For more information, visit www.studentclearinghouse.org.

About NASSP

The National Association of Secondary School Principals (NASSP) is the leading organization of and voice for middle level and high school principals, assistant principals, and school leaders from across the United States. The association connects and engages school leaders through advocacy, research, education, and student programs. NASSP advocates on behalf of all school leaders to ensure the success of each student and strengthens school leadership practices through the design and delivery of high-quality professional learning experiences. Reflecting its long-standing commitment to student leadership development, NASSP administers the National Honor SocietyNational Junior Honor SocietyNational Elementary Honor Society, and National Student Council.

Literacy Proponents Celebrate Proposed Funding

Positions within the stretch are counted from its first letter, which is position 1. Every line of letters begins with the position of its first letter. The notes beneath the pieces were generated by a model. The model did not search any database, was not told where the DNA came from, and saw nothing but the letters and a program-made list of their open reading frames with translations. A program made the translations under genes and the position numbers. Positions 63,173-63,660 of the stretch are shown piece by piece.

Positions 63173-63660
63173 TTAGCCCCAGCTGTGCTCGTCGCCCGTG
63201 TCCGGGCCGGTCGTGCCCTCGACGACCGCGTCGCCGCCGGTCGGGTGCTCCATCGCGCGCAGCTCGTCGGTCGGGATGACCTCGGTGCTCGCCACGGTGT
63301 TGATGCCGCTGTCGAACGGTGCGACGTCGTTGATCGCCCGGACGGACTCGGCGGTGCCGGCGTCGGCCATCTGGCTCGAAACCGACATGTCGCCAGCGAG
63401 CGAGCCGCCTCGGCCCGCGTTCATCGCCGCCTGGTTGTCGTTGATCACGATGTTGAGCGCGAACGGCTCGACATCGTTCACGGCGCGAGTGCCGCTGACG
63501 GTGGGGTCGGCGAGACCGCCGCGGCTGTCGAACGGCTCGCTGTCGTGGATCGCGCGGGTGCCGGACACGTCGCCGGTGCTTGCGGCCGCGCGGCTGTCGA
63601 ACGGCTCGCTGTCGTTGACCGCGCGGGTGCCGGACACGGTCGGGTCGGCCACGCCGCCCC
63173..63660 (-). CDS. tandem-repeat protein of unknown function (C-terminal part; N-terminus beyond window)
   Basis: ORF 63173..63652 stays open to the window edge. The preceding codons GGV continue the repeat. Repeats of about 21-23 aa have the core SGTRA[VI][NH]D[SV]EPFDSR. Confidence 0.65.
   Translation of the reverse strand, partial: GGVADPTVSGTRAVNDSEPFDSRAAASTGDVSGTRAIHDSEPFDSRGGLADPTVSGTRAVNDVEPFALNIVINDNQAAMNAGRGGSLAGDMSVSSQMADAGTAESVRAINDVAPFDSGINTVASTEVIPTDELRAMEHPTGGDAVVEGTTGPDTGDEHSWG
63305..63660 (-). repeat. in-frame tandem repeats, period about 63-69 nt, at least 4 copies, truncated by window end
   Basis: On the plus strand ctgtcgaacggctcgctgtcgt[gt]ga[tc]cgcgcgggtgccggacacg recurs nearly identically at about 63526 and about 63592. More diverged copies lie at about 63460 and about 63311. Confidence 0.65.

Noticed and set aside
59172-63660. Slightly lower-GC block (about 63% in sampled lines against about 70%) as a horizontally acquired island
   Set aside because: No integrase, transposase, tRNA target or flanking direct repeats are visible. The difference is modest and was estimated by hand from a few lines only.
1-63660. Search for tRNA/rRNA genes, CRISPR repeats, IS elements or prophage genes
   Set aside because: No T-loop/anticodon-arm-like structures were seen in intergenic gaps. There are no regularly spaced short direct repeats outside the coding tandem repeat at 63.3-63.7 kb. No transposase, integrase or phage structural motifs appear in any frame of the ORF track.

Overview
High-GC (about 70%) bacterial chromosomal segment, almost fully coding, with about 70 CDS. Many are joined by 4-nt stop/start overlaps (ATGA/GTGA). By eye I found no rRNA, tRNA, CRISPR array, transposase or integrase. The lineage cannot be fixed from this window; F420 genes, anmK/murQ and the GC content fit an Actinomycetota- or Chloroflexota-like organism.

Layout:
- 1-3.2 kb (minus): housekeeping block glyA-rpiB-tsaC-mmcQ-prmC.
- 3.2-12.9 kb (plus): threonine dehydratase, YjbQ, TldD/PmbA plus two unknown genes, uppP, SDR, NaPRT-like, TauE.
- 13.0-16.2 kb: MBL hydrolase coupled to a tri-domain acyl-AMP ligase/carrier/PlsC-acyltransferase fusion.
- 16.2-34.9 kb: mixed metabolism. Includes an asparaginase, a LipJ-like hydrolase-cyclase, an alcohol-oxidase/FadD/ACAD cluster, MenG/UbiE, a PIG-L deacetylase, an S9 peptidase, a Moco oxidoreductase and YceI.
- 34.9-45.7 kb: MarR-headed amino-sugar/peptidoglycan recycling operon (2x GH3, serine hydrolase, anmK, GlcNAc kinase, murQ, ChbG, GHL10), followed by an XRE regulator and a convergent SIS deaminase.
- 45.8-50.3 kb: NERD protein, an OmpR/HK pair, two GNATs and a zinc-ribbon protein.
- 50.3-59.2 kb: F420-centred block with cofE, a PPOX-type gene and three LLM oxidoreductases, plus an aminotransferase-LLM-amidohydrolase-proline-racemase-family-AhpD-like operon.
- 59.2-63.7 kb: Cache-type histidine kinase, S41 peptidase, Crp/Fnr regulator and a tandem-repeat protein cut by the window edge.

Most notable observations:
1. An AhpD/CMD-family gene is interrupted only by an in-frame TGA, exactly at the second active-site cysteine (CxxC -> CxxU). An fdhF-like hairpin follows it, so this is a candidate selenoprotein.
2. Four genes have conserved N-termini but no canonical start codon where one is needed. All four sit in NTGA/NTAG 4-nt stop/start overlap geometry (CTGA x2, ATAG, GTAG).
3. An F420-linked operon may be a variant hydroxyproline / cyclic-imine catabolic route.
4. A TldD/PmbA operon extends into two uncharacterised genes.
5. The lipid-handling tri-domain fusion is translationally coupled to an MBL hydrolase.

WASHINGTON, D.C.—Advocates for Literacy, a coalition of over 60 organizations focused on increasing the federal commitment to improve literacy instruction through evidence-based practices, strongly supports the proposed $195 million for the Literacy Education for All, Results for the Nation (LEARN) program—referred to as comprehensive literacy development grants—in the House of Representatives’ Fiscal Year (FY) 2020 Labor, Health and Human Services, Education, and Related Agencies (LHHS-Education) appropriations bill. Advocates for Literacy believes a strong federal commitment to literacy is imperative and is pleased that the House Committee on Appropriations has proposed an increase in funding for LEARN by $5 million over the FY 2019-enacted level.